Genentech, Inc., a member of the Roche Group, announced that its second Phase III study known as RISE, which is evaluating the drug Lucentis in patients with diabetic macular edema, met its primary clinical endpoint. Results showed that after 24 months, a significantly higher percentage of patients receiving monthly injections of Lucentis experienced improved vision on a standard eye exam, compared to those receiving placebo injections.
People with diabetes frequently develop macular edema, a condition in which fluid accumulates within the macula—the central portion of the retina that is flush with specialized nerve endings that detect color and fine detail. The fluid build up causes the macula to swell which can lead to blurring in the middle of the visual field, making activities such as reading and driving difficult. If the swelling is not treated, it can lead to severe visual impairment and even blindness.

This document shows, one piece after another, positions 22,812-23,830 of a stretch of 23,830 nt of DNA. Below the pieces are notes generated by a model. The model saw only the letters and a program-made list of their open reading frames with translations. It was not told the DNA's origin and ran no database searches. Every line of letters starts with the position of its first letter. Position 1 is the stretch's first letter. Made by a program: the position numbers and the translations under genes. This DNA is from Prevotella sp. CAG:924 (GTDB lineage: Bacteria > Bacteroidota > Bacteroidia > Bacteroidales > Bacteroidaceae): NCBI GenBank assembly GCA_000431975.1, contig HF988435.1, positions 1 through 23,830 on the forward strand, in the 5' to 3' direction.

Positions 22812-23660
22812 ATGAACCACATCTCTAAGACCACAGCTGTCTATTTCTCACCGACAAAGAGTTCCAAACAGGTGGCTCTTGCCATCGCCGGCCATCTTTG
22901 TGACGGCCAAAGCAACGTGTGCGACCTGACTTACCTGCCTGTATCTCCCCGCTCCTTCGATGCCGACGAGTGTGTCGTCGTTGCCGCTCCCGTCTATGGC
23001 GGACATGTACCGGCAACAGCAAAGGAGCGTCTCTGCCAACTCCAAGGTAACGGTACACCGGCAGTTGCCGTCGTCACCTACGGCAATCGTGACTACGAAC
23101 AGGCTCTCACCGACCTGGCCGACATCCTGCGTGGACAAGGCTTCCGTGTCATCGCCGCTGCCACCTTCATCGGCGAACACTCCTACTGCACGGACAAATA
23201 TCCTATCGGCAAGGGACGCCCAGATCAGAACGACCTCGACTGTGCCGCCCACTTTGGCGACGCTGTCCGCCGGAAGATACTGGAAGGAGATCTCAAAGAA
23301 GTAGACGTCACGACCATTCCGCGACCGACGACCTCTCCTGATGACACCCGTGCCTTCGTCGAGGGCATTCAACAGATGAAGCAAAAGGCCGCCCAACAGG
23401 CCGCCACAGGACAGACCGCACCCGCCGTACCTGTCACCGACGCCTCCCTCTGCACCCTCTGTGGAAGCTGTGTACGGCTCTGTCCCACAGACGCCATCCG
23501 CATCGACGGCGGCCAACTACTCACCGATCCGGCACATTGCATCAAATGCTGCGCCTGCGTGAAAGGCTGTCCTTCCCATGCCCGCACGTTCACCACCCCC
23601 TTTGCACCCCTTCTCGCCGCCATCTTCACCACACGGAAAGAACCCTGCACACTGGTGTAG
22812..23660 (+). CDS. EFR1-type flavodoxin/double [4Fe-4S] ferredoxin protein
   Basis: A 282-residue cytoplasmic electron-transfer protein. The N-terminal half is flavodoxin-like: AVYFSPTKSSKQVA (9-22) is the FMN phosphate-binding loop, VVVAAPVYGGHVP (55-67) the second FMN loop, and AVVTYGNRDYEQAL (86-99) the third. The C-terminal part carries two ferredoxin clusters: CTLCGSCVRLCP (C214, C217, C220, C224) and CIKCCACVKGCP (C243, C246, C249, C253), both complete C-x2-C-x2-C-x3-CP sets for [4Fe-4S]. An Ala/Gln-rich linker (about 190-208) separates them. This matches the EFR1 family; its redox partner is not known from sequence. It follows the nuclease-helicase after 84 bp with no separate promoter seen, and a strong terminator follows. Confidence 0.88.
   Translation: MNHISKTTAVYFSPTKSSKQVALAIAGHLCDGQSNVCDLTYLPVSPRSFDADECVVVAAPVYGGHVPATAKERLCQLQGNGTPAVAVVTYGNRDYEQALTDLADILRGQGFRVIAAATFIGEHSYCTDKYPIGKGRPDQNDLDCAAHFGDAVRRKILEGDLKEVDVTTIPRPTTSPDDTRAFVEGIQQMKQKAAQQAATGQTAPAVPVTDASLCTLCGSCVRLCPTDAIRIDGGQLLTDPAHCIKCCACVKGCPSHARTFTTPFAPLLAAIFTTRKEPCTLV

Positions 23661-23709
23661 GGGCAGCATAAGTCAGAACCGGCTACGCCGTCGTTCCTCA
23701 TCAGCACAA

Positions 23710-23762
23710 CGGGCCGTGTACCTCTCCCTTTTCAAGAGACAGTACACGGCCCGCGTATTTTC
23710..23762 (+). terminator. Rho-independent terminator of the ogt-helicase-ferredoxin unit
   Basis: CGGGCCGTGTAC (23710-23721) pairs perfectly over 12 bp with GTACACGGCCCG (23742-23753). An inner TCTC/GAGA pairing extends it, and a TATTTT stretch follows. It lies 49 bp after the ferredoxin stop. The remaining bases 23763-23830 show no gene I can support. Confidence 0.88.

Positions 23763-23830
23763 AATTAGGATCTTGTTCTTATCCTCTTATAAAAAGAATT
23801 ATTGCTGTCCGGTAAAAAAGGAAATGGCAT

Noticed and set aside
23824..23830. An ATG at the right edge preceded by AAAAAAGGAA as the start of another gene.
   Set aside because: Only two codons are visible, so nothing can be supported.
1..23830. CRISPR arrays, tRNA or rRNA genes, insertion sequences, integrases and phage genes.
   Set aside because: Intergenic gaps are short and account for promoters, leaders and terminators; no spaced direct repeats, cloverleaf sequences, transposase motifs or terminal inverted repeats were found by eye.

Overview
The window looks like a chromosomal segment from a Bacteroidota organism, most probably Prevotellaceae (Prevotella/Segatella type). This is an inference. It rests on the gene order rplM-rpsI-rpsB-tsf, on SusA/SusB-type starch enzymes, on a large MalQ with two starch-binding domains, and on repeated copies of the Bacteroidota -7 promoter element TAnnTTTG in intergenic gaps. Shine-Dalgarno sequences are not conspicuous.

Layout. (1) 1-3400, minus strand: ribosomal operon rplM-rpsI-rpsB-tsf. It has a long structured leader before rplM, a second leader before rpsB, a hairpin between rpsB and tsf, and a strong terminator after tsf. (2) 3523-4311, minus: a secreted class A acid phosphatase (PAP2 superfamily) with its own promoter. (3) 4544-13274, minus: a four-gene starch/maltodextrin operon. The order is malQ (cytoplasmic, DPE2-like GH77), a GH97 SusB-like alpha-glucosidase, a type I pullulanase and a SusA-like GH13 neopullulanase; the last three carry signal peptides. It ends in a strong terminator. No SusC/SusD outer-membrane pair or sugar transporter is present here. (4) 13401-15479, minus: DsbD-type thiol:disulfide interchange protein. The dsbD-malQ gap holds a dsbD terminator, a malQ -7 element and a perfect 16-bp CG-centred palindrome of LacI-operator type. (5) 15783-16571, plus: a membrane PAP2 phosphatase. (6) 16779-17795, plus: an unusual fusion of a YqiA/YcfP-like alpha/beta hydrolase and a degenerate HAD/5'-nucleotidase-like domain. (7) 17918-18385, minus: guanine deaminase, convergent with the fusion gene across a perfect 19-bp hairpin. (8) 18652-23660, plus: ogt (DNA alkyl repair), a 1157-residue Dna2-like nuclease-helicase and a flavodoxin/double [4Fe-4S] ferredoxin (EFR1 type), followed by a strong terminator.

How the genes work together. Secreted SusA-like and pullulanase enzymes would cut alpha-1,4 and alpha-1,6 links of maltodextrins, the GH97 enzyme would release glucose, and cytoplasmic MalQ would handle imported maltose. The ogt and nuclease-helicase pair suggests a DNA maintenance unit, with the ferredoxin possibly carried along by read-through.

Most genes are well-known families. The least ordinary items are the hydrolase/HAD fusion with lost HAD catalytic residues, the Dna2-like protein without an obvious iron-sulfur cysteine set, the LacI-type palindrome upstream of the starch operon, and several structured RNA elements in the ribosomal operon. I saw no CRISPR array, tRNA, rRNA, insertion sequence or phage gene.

Lucentis, or ranibizumab injection, stabilizes or reverses these macular edema symptoms by blocking the effects of a protein known as vascular endothelial growth factor, or VEGF. The protein, which appears to be connected to several eye diseases, including age-related macular degeneration, encourages the growth of cells on the inner walls of blood vessels. The overgrowth of cells suffocates nerve endings in the macula, leading them to wither.
In 2011, Lucentis was approved for the treatment of diabetic macular edema in Europe, but the drug has not yet been approved by the Food and Drug Administration to specifically treat this condition in the United States. However, the drug is approved by the FDA for the treatment of age-related macular degeneration and macular edema following retinal vein occlusion, two conditions that are not specific to diabetes.